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Am I Responsible for My Spouse's Debt?

By Michelle McGuinness · January 18, 2024 · 9 minute read

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Am I Responsible for My Spouse's Debt?

You may enter into marriage with shared goals and plans for the future, but what about debt? Whether your partner’s debt becomes your responsibility when wed depends on the state you reside in, the kind of debt, and other specifics.

You’ll learn more about that ahead. This guide covers the difference between common law and community law states and the different sorts of debt that may be managed in a marriage. Read on to learn the details.

How Does Debt in Marriage Work?

Here’s a quick course in marital property and marriage guidelines:

•   Marital property refers to assets acquired as a couple, such as real estate, bank accounts, and investments. Debt can also be a facet of marital property.

•   The state in which you live (meaning where your permanent address is) determines whether you are in a community or common law state and governed by its rules.

•   Most states are common law states. If property is acquired during a marriage by one partner and in only that partner’s name, it’s their sole property. So if you were married and bought a Tesla in your name, the car is yours.

•   In a community property state, however, assets and debts acquired by one spouse in a marriage are considered to be the property of both partners.


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In Which States Are You Responsible for Your Spouse’s Debt?

You are probably curious about which states have community property law. Here’s the list or the nine that do:

•   Arizona

•   California

•   Idaho

•   Louisiana

•   Nevada

•   New Mexico

•   Texas

•   Washington

•   Wisconsin

What’s more, Alaska, the Commonwealth of Puerto Rico, South Dakota, and Tennessee have enacted elective community property laws. These are “opt-in” if a couple chooses to do so.

There are exceptions to these rules, such as if one partner receives an inheritance or if one owned property prior to marriage.

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Am I Responsible for My Spouse’s Credit Card Debt?

Whether or not you are responsible for your spouse’s credit card debt can depend on which state you reside in.

In a common law state:

•   In a common law state, your partner’s credit card belongs only to them. The law provides that one spouse owns a particular asset unless you both put your names on it. That includes property like houses, automobiles, and even credit cards. If your spouse has a credit card with their name on it, it’s theirs alone. Therefore, the credit card debt liability also falls entirely on their shoulders.

•   You would need to become a joint account holder in order to own any part of that debt. However, you could also be on the hook for that debt if you co-signed on the account.

•   If your spouse made you an authorized user, though, that still leaves the credit card entirely in their name and not yours, meaning you hold no responsibility for paying any associated debts.

In a community property state:

•   In a community property state, if they get a credit card while you’re married, that debt now belongs to both of you. Both partners are liable, regardless of who might have opened the account or accrued the debt.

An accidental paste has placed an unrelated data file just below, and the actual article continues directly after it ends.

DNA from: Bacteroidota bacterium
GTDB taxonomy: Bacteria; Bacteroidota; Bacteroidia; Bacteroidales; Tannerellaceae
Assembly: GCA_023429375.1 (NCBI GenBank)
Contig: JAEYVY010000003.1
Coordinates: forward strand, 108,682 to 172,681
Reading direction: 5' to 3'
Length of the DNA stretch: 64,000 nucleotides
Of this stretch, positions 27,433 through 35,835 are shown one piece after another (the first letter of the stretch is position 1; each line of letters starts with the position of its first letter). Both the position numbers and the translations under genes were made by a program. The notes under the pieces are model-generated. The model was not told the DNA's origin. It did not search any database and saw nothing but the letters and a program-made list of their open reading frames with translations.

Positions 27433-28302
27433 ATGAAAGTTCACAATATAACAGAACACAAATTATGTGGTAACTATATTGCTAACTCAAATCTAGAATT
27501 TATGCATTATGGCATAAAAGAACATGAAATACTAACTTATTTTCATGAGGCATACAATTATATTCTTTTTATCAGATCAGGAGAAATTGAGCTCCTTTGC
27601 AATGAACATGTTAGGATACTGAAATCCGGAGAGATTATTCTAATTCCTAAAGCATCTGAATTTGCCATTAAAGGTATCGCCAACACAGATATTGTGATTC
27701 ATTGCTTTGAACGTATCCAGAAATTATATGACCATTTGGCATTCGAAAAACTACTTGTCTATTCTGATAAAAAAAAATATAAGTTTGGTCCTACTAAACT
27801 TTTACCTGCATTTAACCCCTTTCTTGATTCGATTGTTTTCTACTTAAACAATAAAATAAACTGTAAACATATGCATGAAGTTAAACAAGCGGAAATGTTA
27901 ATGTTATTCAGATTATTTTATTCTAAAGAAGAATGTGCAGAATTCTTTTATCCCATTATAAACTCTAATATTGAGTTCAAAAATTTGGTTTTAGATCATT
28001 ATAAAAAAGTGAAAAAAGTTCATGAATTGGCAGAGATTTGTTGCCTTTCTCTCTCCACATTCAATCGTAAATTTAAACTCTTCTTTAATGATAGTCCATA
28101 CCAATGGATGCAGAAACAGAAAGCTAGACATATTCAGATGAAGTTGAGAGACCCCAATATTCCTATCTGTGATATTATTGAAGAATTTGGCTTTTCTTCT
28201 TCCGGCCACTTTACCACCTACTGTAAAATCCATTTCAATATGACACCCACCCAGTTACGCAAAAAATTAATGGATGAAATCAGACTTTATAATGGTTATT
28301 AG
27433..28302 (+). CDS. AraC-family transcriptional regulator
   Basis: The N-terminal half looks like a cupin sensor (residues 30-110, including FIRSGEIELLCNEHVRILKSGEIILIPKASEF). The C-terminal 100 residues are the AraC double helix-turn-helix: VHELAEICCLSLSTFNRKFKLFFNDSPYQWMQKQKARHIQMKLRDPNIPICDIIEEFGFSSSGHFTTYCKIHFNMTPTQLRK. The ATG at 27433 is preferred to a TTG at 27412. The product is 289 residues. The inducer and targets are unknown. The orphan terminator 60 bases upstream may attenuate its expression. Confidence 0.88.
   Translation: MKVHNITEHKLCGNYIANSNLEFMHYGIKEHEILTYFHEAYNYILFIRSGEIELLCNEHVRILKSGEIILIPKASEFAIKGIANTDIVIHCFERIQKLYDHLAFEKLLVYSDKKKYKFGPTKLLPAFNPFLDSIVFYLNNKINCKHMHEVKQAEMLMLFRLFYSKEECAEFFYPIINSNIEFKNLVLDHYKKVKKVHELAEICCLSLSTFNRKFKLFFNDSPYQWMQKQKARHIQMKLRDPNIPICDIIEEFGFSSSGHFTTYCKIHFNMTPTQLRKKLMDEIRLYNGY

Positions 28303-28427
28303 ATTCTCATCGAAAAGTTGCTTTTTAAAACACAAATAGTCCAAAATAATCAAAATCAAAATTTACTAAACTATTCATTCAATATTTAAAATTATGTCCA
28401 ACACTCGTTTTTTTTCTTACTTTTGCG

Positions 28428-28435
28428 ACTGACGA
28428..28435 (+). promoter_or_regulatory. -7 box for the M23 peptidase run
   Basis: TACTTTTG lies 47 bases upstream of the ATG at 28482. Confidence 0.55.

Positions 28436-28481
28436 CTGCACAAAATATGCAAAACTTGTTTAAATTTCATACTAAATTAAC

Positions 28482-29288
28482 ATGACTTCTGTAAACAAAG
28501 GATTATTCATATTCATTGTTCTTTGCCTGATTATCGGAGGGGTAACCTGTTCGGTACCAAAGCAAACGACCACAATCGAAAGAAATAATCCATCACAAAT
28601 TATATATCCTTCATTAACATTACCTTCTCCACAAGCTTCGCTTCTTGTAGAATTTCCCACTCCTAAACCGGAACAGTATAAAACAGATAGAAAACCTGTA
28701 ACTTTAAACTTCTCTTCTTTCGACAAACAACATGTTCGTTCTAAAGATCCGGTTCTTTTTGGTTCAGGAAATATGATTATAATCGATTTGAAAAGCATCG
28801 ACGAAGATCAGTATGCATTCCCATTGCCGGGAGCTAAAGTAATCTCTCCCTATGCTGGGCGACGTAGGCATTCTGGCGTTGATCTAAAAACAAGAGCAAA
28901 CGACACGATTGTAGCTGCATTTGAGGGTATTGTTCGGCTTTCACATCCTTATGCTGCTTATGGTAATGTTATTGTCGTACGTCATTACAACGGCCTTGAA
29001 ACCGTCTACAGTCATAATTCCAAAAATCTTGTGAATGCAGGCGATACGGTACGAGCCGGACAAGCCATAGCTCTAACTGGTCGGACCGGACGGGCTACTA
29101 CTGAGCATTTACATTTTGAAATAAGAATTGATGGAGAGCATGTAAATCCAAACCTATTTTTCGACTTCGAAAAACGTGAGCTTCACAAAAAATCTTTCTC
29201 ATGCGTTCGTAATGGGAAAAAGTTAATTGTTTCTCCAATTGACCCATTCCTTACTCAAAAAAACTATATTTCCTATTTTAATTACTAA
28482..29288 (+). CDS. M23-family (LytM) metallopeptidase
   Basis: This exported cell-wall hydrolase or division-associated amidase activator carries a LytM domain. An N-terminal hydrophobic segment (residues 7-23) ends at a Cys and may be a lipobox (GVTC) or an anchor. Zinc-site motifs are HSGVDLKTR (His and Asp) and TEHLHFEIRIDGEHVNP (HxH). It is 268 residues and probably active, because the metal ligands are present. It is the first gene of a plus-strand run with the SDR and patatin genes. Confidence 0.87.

•   There is an exception: If you and your spouse are separated before they begin racking up the debt in question, you may not be held responsible. Each situation is different, however, and the state could hold you responsible for the debt in question should it be proved the debt was incurred for the benefit of the marriage.

•   It’s good to keep in mind that if you have debts from before the marriage, such as a car loan, those will belong only to you. However, if you get another car loan after getting married, that is now a communal debt that you and your partner share.

Am I Responsible for My Spouse’s Medical Debt?

As you might guess, in community property states, a spouse is likely to be held responsible for a spouse’s debts, though the specifics may vary state by state. This includes medical debt.

In a common law state, you typically would not be responsible for debts your spouse alone incurred, but again, there are exceptions to this rule. (For instance, if you cosign when a partner is admitted for medical treatment.) You’ll learn more about these scenarios below.

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Situations Where You May Be Responsible for Your Spouse’s Debt

When it comes to debt and marriage, there are some scenarios worth considering. If you are the kind of person to wonder, “How can I protect myself from my husband’s debt?” or “wife’s debt,” then read on.

When You Are a Joint Account Holder

Even if you live in a community property state, if your spouse racks up debt on a credit card you jointly hold, you may indeed be liable.

When You Live in a Community Property State

As you read above, if you live in a community property state, your spouse’s debts acquired during marriage will become yours as well.

When You “Opt in” into Community Property

As noted above, Alaska, the Commonwealth of Puerto Rico, South Dakota, and Tennessee have laws that can allow you to opt into community property arrangements although the states may default to common law guidelines. If you do so, you will become liable for debt that your partner incurs.